Exodus

Studio Album by released in 2005
Exodus's tracklist:
Exodus (intro)
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Me
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Holla Holla (feat. Tai)
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It's Murda (feat. DMX & Jay-Z)
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Put It on Me (feat. Vita)
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I Cry (feat. Lil' Mo)
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Livin' It Up (feat. Case)
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Always on Time (feat. Ashanti)
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Ain't It Funny (feat. Caddillac Tah & Jennifer Lopez)
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Thug Lovin' (feat. Bobby Brown)
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Mesmerize (feat. Ashanti)
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Clap Back
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New York (feat. Fat Joe & Jadakiss)
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Wonderful (feat. Ashanti & R. Kelly)
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Never Again
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Daddy's Little Baby (feat. Ronald Isley)
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Love Me, Hate Me
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Exodus (outro)
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Exodus review

Ja Rule has established his imprint in the hip-hop, pop and R&B hierarchy

Multi-platinum The Inc./Def Jam recording artist and certified box office sensation Ja Rule has been at the epicenter of hardcore hip-hop’s entry into the mainstream over the last half-dozen tumultuous years. With U.S. sales of his first six albums in excess of 10 million units, and worldwide sales topping the 13 million mark, Ja Rule has established his imprint in the hip-hop, pop and R&B hierarchy. Adding to his roles as recording artist, businessman, fashion designer, philanthropist and political activist – Ja Rule has also established a successful career in movies (The Fast and The Furious, Shall We Dance, Assault On Precinct 13). Ja Rule released an album a year from 1999 through 2004, and with no new full-length planned for 2005, The Inc. opted to keep the yearly release streak running with the eighteen-track Exodus compilation. Though it's best suited for casual fans, containing between two and four cuts from each album, it also features an intro, an outro, and a full-blown single-worthy track that were all laid down in 2005.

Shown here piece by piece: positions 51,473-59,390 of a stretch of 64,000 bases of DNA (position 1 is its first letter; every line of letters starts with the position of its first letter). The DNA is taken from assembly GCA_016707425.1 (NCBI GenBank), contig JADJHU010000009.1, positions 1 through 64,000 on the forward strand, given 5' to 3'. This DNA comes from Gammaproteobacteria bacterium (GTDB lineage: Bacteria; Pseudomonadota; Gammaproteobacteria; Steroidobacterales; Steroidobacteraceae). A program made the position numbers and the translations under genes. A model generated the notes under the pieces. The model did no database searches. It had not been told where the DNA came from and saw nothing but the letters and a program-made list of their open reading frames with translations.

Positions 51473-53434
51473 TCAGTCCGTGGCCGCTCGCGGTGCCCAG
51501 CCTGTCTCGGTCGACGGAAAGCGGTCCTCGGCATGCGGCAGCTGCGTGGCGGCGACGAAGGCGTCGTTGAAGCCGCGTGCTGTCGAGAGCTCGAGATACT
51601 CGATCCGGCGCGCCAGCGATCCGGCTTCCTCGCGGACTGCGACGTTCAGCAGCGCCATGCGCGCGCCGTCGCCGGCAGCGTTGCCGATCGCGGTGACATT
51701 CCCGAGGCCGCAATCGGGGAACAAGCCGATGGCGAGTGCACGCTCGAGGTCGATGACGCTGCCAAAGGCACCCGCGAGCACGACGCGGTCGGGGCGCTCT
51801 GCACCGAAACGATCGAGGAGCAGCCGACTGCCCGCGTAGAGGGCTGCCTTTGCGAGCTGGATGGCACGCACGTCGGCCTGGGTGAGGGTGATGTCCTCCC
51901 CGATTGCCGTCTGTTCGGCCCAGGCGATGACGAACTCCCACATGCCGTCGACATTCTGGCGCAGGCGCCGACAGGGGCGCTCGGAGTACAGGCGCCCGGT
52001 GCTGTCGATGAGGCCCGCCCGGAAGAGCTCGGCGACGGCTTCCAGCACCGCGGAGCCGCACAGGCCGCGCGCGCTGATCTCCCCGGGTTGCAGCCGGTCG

New songs, hit singles and tracks covering every year of Ja Rule’s success

The opener Exodus (Intro) has Ja Rule recollecting on years past, talking about his rise in the rap game and the ups and downs his label has experienced, Irv Gotti finishes off the track with some words of his own. Me has Ja Rule addressing the haters, and artists who hated on his style then copied it. Ja Rule closes off this release with Exodus (Outro), talking about being who he is, the hate he experienced, and the case the feds have been pursuing the Inc on. The founders of Ja Rule's label Murda Inc were acquitted in that money laundering case. At the heart of Exodus are the hit singles and tracks covering every year of Ja Rule’s success – starting with banging Holla Holla, his first breakthrough single of 1999, and Put It on Me (feat. Vita), his first #1 entry on the Rhythmic Top 40 chart the following year. Over the next four years, Ja Rule amassed an astounding track record of collaborations with the biggest names in pop, R&B and hip-hop as he rode the top of the charts with (among others) I Cry (featuring Lil’ Mo), Livin’ it Up (featuring Case), Always On Time (featuring Ashanti), Thug Lovin’(featuring Bobby Brown), Mesmerize (featuring Ashanti), New York (featuring Fat Joe & Jadakiss), and Wonderful (featuring R. Kelly & Ashanti). Other guests include DMX & Jay-Z (on It’s Murda); J-Lo & Caddillac Tah (on Ain’t It Funny); and Ron Isley aka Mr. Biggs (on heartfelt Daddy’s Little Baby).

Exodus is a solid and well put together greatest hits album

Ja Rule’s long-distance run is collected for the first time in his career on his 7th album. Casual fans of his music have never been able to get a collection of his hit tracks together before this. It's hard to believe that Ja Rule had so many hits, but he did. Done in chronological order for the most part, Exodus allows listeners see where it went right for Ja Rule, where it went wrong, and then back to where it went right again. From the hardcore rapper who blushed at comparisons to Tupac, to the sensitive fellow singing thug serenades, to the buddy of Fat Joe, the man who gave him back his figurative bandana and sagging jeans. The Inc. and Def Jam deserve some credit for waiting until the ideal moment; releases like this tend to be either premature or fluffed out with unnecessary remixes and phoned-in features. Exodus is a solid and well put together greatest hits album. Fans can expect to see Rule with a new name (Loki), new distribution deal and new album in 2006.